Understanding how and why gas ballast is crucial for oil-sealed rotary vane vacuum pumps is vital. It can be challenging to establish the precise reasons why it is no longer common, but one crucial aspect may be a misperception of how gas ballast valves operate.
The science of gas ballasting is simple. However, something important appears to have been lost in translation since these vacuum pump accessories were designed in 1935. Gas ballast use would undoubtedly improve if more users knew how they function and how they may help their vacuum pump systems.
What is the Function of the Gas Ballast?
The gas ballast should typically remain on while the vacuum pump draws in vapor. When pumping vapor, the ultimate pressure of the vacuum pump will be constrained by the vapor pressure of the substance being processed rather than the pump's pressure capability. You must be careful to avoid introducing air/oxygen if any of the process components are combustible.
How Does Water Vapor Impact My Vacuum Pump?
Water vapor is one of the most common vapors that vacuum pumps manage. The lowest pressure the pump can reach before all the water has been pushed away is 24 mbar (18 Torr), which is the saturated vapor pressure of water at 20 oC (70 oF). Allowing water vapor to condense within a pump increases the time required to regain ultimate pressure compared to leaving it in the vapor phase.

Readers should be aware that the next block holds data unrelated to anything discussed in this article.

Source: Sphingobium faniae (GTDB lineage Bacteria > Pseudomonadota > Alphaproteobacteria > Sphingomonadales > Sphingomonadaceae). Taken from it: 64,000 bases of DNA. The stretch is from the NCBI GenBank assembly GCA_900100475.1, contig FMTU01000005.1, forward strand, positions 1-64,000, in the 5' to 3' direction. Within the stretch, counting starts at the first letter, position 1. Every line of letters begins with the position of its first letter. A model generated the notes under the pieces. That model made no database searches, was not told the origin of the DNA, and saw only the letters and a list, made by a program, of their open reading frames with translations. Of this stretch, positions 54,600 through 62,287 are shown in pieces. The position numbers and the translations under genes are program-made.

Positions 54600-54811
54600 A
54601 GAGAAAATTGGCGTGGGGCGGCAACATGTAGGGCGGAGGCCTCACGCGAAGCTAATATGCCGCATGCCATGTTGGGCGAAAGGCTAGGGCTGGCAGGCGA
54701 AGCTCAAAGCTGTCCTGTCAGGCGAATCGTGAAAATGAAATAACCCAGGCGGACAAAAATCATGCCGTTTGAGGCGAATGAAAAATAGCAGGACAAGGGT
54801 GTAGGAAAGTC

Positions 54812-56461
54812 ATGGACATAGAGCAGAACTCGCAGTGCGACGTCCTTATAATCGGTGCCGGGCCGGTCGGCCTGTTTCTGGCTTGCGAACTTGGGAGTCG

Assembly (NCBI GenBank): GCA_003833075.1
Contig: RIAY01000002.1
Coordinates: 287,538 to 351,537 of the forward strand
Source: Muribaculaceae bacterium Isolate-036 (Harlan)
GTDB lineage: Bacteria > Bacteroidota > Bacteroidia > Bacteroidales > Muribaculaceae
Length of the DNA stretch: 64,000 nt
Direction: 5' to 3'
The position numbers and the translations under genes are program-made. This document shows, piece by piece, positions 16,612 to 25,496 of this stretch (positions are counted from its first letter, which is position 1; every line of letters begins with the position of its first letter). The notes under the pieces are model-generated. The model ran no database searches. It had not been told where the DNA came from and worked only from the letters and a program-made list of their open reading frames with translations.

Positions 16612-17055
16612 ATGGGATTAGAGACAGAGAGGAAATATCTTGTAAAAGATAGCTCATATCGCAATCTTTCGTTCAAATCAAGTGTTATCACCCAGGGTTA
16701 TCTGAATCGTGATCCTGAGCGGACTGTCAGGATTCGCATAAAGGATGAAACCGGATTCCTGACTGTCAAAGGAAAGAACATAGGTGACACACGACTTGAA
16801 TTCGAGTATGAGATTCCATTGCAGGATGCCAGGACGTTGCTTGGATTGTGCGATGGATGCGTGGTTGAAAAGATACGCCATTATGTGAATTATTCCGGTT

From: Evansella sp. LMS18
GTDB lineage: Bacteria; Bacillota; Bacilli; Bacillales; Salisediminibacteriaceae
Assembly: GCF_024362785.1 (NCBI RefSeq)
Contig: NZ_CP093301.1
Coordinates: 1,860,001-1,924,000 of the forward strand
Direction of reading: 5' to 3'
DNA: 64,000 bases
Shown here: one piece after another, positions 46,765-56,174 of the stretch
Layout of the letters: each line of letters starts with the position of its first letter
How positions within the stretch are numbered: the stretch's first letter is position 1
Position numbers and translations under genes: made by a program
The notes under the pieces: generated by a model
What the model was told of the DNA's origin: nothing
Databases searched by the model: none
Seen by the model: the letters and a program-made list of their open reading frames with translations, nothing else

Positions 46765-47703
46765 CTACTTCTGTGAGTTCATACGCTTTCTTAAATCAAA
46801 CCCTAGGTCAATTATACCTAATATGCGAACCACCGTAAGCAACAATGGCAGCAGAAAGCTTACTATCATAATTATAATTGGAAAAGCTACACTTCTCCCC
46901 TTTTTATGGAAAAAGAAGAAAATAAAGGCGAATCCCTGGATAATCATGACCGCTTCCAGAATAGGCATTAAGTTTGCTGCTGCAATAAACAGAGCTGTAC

It is because it must be re-evaporated before it can be pumped out, which requires significantly more energy and time than if the water remains in the vapor phase. Condensed water vapor may also swiftly damage the oil in an oil-sealed rotary vane pump.
Edwards Mode Switch: An Innovative Feature for Dealing with Condensable.
The Edwards RV series of oil-sealed rotary vane pumps feature a one-of-a-kind mode switch' option that allows for rapid oil conditioning after exposure to condensation. The Maximum Water Vapour Handling Capacity of vacuum pumps is generally specified in grams/hour. The amount of gas used for ballast, the pump's operating temperature, and the pressure at which the exhaust valve opens all affect this characteristic.
As you can see, gas ballasts are essential for an Oil-Sealed Rotary Vane Pump's performance. When used with an oil-sealed vacuum pump, they minimize the vapor condensation, and thus contamination, of the pump's sealing oil. If you are interested in learning more about this vacuum pump or are having trouble choosing one, our team can help. We offer outstanding Edwards oil-sealed rotary vane vacuum pumps to fit your demands. Contact us for more information!